Valentines day saw heartbreaking scenes at St Pauls Cathedral as half a dozen brides without grooms gathered with supporters on the steps of the landmark church to protest their predicament of broken families. The message was clear – Theresa May not only wrecks Valentines Day for these people, it is a constant fact of life for thousands of people across the country. Two and a half years after the pernicious family rules on immigration were introduced, the campaign is stronger than ever and is attracting more and more people affected by the rules.
Just a short post to highlight the latest initiative of MAX (movement against xenophobia) against the Immigration Bill. Last week saw an entirely unsatisfactory debate in the House of Commons, which was labelled the Bill's third reading by the Government.
Our main points of contention, purely on the tactics of the government in their return to ramming the Bill through at the expense of real scrutiny and deliberation by our elected representatives are:
Sachin came to the UK to work as a doctor in the NHS in 2003 under the Highly Skilled Migrant Programme (HSMP) on the understanding that he would qualify for settlement after five years, and then as a British Citizen should be able to bring his parents into the country to care for them when they reached 65 years of age.
Wednesday 15 January saw a packed Committee Room 12 in the Palace of Westminster as MAX (Movement Against Xenophobia) held a Parliamentary meeting to alert Lords to the insidious qualities of the Immigration Bill, coming their way from the Commons in the near future.
Timing the meeting proved to be a challenge as the Bill, previously flying through Parliament at an alarming rate was stalled before Xmas by a right-wing amendment placed by Tory backbenchers wanting to use the bill as leverage in their UK out of Europe campaign. So, without any avaialble date for the report / third reading in the Commons, let alone a second reading in The Lords, we pressed ahead with the meeting, which was addressed by a formidable panel of experts:
At the end of the year, we thought we'd take a little time to reflect and give others the chance to have their say. Our friends at Migrant Voice asked seven of their members from different parts of the world to give their thoughts - on their own stories or on the immigration 'debate' in the UK. They've allowed us to republish the articles here, so we'll start off with Sabir Zazai, who came here from Afghanistan in 1999.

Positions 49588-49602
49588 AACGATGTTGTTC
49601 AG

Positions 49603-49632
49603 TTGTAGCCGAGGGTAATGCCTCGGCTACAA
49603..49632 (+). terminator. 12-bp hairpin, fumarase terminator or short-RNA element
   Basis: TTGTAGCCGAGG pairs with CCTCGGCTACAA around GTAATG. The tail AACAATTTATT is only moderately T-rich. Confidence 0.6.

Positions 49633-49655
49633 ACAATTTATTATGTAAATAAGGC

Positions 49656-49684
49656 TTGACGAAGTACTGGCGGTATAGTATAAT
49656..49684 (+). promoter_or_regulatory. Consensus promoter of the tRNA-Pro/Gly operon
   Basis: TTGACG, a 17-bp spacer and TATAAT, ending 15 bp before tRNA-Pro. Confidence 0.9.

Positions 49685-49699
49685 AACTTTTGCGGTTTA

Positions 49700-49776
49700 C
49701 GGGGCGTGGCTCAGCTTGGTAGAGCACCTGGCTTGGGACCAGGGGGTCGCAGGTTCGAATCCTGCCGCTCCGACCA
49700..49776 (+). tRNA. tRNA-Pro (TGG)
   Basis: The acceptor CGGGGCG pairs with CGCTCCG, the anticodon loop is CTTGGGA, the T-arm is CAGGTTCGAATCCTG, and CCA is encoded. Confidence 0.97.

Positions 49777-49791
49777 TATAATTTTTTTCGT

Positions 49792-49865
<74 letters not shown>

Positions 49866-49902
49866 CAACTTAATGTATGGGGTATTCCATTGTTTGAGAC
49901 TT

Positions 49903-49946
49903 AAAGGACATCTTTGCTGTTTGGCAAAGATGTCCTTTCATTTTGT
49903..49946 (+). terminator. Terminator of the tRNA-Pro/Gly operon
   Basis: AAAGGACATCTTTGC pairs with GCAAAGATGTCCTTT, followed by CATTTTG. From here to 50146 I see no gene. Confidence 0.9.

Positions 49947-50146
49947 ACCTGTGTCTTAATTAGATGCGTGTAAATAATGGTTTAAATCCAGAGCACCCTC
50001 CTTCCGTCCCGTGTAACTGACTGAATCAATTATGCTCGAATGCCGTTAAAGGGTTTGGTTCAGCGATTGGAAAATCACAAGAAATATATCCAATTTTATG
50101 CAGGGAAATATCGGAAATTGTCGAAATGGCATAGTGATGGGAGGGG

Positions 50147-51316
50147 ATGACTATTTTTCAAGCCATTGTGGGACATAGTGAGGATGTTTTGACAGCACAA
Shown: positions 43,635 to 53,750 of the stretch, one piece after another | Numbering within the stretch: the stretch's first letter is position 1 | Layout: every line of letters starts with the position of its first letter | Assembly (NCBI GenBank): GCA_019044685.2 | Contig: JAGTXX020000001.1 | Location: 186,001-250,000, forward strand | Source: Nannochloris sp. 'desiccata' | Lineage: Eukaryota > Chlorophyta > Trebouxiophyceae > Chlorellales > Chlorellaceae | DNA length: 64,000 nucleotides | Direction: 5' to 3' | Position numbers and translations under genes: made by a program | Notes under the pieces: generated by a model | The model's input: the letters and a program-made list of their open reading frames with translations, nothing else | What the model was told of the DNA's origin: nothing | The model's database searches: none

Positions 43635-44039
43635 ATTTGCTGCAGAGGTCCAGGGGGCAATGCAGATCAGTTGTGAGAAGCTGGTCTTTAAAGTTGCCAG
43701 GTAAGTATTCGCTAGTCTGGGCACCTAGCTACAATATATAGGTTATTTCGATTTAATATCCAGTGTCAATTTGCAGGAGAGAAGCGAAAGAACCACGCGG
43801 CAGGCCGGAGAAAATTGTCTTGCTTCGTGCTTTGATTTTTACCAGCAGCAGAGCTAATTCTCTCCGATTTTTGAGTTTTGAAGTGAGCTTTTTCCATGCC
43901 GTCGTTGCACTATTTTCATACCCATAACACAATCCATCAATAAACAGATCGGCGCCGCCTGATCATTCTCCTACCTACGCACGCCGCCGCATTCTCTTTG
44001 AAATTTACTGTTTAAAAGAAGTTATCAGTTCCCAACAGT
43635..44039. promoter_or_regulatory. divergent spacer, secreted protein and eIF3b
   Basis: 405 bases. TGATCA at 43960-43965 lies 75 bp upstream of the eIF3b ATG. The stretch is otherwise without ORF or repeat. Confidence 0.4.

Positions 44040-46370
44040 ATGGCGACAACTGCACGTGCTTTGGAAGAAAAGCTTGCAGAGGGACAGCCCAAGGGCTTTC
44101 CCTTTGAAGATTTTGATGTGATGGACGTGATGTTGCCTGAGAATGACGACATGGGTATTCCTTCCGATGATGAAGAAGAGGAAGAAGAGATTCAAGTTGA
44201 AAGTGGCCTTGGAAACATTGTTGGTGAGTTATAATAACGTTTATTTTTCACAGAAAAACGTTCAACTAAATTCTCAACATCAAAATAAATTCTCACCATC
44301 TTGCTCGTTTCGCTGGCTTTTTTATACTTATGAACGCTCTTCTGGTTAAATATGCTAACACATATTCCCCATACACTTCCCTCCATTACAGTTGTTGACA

The Immigration Bill has been held up purportedly by an amendment supported by over 60 MPs requiring the restrictions on Bulgarian and Romanian workers be extended until 2018.
This is the oddest sort of political posturing we have seen in a long time. This amendment has no place in the Immigration Bill, the Government has no legal power to extend the restrictions, it is treaty bound to lift them after 7 years on 1st January 2014, even if the amendment was added to the Bill and the Government was able to extend the restrictions, by the time the Bill becomes an Act, allowing the provision to be implemented – it hasn’t left the House of Commons yet - 1st January 2014 will have come and gone.
Happy Human Rights Day!
All human beings are born free and equal in dignity and rights. They are endowed with reason and conscience and should act towards one another in a spirit of brotherhood.
Everyone is entitled to all the rights and freedoms set forth in this Declaration, without distinction of any kind, such as race, colour, sex, language, religion, political or other opinion, national or social origin, property, birth or other status.
Furthermore, no distinction shall be made on the basis of the political, jurisdictional or international status of the country or territory to which a person belongs, whether it be independent, trust, non-self-governing or under any other limitation of sovereignty.
If you have caught sight of The Express or Daily Mail recently you will be forgiven for thinking that come the 1st of January 2014 Britain is going to be overrun by unprecedented numbers of Bulgarians and Romanians. Migration Watch has added to the furore by producing 3 sets of estimates claiming approximately 50,000 A2 nationals will arrive a year in the five years after 2013 with its upper prediction being 70,000 a year. Migration Watch’s figures are based on incorrect assumptions and look at trends based on the arrival of Polish migrants rather than those from other Eastern European countries such as Hungary, Slovenia or the Czech Republic where the numbers have been insignificant.
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